By magic, the cattle industry also called a population unique and peculiar to itself. Here were great values to be handled and guarded. The cowboy appeared, summoned out of the shadows by the demand of evolution. With him appeared also the cattle thief, making his living on free beef, as he had once on the free buffalo of the plains. The immense domain of the West was filled with property held under no better or more obvious mark than the imprint of a hot iron on the hide. There were no fences. The owner might be a thousand miles away.
The temptation to theft was continual and urgent. It seemed easy and natural to make a living from these great herds, which no one seemed to town or to care for. The “Rustler” of the range made his appearance bold, hardy, and unprincipled, and the story of his undoing by the law is precisely that of the finish of the robbers of the mines by the vigilantes.
Now, too, came the days of transition, which have utterly changed all the West. The railroad sprang across this great middle country of the plains. The intent was to connect the two sides of this continent, but incidentally and more swiftly than was planned, a great midway empire was built on the plains, now one of the grandest portions of America.
This building of the transcontinental lines was rude and dangerous work. It took out into the West mobs of hard characters, not afraid of hard work and hard living. These men would have a certain amount of money as wages and would assuredly spend these wages as they made them; hence, the gambler followed the rough settlements at the “head of the rails.” The murderer, the thief, the prostitute, the social outcast, and the fleeing criminal went with the gamblers and the toughs.
Those were the days when it was not polite to ask a man what his name had been back in the States. A substantial percentage of this population was wild and lawless, and it impressed those who joined it instead of being altered and improved by them. There were no wilder days in the West than those of the early railroad building. Such towns as Newton, Kansas, where eleven men were killed in one night; Fort Dodge, where armed encounters among cowboys and gamblers, deputies and desperadoes, were too frequent to attract attention; Caldwell, on the Indian border; Hays City, Abilene, Ellsworth — any of a dozen cow camps, where the head of the rails caught the great northern cattle drives, furnished chapters lurid enough to take volumes in telling — indeed, perhaps, gave that stamp to the West which has been so ineradicable.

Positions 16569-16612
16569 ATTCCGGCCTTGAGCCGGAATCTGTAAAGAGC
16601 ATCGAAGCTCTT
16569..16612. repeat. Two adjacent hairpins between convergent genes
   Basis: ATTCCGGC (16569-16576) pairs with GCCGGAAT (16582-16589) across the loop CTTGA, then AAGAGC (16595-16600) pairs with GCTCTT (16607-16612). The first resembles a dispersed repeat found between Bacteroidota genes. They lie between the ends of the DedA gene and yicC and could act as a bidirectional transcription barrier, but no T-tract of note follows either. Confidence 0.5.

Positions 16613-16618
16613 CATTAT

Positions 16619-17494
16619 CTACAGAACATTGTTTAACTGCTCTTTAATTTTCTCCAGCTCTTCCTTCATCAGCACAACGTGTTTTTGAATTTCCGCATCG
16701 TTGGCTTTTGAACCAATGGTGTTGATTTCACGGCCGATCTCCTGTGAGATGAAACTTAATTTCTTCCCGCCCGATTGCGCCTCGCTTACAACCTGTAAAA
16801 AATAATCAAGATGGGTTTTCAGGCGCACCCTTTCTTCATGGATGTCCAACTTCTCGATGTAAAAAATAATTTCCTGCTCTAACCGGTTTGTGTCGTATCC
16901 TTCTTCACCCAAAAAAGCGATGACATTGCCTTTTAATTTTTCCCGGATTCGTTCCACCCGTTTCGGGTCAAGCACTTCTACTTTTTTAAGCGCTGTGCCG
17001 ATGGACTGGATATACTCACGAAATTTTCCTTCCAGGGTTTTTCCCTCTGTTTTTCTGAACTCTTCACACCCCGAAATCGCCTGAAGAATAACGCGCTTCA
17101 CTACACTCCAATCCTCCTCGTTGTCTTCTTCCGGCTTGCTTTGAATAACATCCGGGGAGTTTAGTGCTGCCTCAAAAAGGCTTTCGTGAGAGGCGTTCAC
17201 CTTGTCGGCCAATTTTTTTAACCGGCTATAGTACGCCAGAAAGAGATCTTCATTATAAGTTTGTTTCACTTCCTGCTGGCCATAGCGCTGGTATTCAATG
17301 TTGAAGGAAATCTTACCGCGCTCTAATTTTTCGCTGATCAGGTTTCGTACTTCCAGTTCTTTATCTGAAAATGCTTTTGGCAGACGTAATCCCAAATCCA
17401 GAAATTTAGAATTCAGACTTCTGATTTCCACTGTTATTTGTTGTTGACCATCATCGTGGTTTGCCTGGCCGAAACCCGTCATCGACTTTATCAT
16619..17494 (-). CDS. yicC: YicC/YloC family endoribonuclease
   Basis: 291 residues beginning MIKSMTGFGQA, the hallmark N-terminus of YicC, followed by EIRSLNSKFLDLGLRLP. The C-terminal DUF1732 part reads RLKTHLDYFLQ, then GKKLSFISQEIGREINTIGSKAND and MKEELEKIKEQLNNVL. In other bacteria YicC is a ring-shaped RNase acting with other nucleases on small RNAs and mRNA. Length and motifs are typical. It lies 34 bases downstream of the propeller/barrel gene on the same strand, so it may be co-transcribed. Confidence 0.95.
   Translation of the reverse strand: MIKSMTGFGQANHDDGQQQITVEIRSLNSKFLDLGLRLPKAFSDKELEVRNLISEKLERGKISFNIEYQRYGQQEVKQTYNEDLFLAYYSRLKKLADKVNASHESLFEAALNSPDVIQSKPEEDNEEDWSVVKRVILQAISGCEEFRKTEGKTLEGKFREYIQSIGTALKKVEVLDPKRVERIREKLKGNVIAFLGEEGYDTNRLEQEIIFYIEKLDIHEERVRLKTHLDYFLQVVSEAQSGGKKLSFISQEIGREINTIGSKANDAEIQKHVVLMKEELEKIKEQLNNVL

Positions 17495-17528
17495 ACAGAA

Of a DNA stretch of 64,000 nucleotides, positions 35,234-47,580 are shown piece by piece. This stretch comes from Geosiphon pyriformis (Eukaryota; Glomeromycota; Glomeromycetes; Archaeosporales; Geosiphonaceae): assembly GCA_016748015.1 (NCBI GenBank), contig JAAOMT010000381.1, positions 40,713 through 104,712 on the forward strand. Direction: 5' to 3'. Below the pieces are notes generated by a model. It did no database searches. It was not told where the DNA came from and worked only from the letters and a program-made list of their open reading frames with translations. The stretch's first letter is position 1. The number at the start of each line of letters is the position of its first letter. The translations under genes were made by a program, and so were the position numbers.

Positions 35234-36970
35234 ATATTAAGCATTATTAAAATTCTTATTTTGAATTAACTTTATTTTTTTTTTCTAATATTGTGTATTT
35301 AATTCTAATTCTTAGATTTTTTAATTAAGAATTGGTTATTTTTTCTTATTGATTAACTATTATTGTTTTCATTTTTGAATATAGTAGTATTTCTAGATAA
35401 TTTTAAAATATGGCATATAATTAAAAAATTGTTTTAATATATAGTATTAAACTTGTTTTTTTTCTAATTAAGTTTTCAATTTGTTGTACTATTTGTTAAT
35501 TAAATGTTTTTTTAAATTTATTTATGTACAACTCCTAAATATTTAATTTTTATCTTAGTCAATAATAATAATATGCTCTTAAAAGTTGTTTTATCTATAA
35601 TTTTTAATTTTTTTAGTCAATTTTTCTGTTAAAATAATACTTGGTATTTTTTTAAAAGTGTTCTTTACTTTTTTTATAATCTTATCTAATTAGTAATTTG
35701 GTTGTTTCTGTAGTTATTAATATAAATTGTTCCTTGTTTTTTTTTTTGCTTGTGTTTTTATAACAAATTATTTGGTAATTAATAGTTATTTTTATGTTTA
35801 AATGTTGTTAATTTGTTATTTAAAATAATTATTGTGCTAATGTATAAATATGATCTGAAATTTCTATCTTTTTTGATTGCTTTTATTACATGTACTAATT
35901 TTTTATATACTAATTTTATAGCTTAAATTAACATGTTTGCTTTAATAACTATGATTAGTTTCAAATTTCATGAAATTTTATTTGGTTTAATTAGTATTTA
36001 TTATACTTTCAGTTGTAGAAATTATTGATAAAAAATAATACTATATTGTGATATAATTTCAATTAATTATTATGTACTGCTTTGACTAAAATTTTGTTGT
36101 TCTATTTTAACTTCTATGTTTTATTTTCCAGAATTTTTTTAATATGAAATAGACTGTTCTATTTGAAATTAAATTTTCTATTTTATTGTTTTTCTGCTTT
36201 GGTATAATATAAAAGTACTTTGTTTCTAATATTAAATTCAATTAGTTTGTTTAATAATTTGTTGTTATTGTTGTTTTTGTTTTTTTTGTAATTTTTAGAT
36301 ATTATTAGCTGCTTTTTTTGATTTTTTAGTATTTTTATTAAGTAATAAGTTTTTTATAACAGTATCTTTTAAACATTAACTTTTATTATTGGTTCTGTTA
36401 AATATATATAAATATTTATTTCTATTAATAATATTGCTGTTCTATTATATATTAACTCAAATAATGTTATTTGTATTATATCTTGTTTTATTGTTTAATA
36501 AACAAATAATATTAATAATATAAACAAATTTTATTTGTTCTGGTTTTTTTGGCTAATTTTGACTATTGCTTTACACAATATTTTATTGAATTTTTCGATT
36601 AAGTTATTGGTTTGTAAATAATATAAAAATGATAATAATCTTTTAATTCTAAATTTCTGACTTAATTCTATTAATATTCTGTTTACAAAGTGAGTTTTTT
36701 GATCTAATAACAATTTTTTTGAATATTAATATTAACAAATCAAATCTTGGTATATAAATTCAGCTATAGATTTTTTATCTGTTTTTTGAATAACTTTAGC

These were flourishing times for the Western desperado, and he became famous, and, as it was, typical, at about this era. Perhaps this was partly due to the fact that the railroads carried with them the telegraph and the newspaper so that records and reports were made of what had gone unreported for many years. Now, too, began the influx of transients, who saw the Wild West hurriedly and wrote of it as a strange and dangerous country. In mining days, the wild citizens of California and Montana passed almost unnoticed except in fiction. The wild men of the middle plains now began to have a record in facts, or partial facts, as brought to the notice of the reading public, which was seeking news of the new lands. A strange and turbulent day now drew swiftly on.
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About the Author: Excerpted from the book The Story of the Outlaw; A Study of the Western Desperado, by Emerson Hough; Outing Publishing Company, New York, 1907. This story is not verbatim, as it has been edited for clerical errors and updated for the modern reader. About the Author: Emerson Hough (1857–1923).was an author and journalist who wrote factional accounts and historical novels of life in the American West. His works helped establish the Western as a popular genre in literature and motion pictures. For years, Hough wrote the feature “Out-of-Doors” for the Saturday Evening Post and contributed to other major magazines.
Other Works by Emerson Hough: